It blew a crater nearly 200 meters (yards) wide out of the port where Warehouse 12 once stood, and seawater poured in to fill it. The port was leveled. A grain silo right next to the warehouse was shredded and sheared in half — though its massive bulk partially shielded sections of the city from the blast. For miles around, in people’s homes and in shops and hospitals, windows were shattered, doors knocked off their hinges, ceilings or walls blown in a vicious whirlwind onto those inside.
Alaa Saad and his friends were out diving, about 2.5 kilometers (1.5 miles) off the coast of Beirut, when they started hearing noises from the direction of the port and saw the smoke. Was it fireworks? Ammunition?
“There were lots of flashes going off inside the smoke,” he said. He heard some kind of eruption, like a volcano. “Something that was boiling very much,” he said.
“Five seconds passed, and this is when I saw the cloud or the wave that was coming toward us at very high speed,” he said. “It was insane speed. I could not even think if I wanted to jump in the water or stay on the boat.”
Saad fell on the deck. A friend tumbled into the water.
“After that,” he said, “I thought it was the end of Beirut or the end of the world or the war has started.”
More than 6,000 people were injured, and at least 180 were killed — among them the 10 first responders. It would take days of searching before colleagues found all their bodies in the rubble.
Nearly three weeks later, theories abound. In the deeply polarized country, some have turned their suspicion to Hezbollah, which maintains a huge weapons stockpile in the country and dominates its politics. A member of the militant group was sentenced to six years in prison after he was arrested in Cyprus in 2015 in connection with the seizure of nine tons of ammonium nitrate at a house where he was staying.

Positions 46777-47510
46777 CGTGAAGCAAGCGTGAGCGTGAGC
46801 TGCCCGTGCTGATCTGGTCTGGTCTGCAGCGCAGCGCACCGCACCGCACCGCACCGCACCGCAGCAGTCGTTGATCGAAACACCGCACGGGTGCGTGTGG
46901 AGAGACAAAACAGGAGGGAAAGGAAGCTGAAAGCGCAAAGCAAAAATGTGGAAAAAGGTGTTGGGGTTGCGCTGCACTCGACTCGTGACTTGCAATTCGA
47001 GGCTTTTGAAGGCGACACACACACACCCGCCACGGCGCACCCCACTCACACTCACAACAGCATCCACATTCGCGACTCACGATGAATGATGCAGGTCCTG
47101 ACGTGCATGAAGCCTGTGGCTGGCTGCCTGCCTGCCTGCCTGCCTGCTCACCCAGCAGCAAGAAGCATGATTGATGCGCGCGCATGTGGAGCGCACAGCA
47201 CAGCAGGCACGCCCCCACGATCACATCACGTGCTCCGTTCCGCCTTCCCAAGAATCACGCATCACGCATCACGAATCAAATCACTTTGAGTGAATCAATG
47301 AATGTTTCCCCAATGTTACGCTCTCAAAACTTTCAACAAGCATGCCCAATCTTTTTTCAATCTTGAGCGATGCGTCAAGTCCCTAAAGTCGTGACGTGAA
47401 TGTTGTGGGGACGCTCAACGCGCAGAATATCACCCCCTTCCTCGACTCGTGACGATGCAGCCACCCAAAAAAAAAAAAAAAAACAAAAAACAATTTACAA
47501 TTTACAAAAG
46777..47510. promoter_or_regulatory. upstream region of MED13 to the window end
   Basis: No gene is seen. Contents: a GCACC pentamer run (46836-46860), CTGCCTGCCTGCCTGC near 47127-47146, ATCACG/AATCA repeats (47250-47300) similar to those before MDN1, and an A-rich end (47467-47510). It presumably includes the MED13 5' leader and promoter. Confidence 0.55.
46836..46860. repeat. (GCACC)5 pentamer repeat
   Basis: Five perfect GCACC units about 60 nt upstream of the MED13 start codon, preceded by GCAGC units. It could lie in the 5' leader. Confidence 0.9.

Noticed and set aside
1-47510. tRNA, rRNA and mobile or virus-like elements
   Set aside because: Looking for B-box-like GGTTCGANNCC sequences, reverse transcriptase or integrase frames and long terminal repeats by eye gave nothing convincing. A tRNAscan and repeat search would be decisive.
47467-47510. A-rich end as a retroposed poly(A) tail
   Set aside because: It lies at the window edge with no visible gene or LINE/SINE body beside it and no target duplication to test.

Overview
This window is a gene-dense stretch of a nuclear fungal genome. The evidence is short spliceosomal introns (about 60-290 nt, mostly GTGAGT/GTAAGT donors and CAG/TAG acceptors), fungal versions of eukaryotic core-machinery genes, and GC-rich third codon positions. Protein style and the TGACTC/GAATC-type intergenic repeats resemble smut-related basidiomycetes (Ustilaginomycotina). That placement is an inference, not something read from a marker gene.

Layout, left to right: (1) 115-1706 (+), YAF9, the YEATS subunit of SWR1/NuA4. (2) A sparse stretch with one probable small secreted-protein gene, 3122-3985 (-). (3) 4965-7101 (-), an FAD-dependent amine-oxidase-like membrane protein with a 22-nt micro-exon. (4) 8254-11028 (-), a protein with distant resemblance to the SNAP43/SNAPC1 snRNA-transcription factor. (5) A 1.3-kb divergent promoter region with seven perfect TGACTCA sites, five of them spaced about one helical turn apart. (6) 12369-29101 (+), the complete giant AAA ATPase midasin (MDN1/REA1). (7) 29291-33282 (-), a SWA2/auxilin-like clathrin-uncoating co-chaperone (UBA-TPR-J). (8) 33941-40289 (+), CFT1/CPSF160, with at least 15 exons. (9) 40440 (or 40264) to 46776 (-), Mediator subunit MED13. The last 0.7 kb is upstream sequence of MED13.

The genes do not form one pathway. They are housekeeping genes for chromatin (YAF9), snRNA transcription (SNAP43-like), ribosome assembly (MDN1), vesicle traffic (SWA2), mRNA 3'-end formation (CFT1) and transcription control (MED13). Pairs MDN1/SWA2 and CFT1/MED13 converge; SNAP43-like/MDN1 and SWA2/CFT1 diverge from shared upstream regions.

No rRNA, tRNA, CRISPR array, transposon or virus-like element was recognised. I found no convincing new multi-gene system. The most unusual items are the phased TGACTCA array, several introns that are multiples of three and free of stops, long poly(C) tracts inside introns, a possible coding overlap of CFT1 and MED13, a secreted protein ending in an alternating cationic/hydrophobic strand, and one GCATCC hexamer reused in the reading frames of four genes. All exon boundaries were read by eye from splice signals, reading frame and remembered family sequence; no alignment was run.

An investigative team that includes Kobaissi, working with The Organized Crime and Corruption Reporting Project, found that the shadow owner of the Rhosus was actually a Cypriot who owed money to a Lebanese bank linked to Hezbollah — raising speculation that he brought in the ammonium nitrate for the group. The businessman, Charalambos Manoli, denied the report, insisting to the AP that he sold the ship in May 2012.
Others have peddled a theory that rivals of the group had sought to accrue the fertilizer for use as explosives in the war in neighboring Syria.
The documents show clear negligence and failure; the question of whether something more triggered the blast depends on an investigation that so far has seemed predictably slow and ineffectual.
The fire chief, Khankarli, is furious. So much destruction. So much bloodshed. All of it avoidable.
“We are waiting for the investigation,” he said. “But what is gone cannot be recovered.”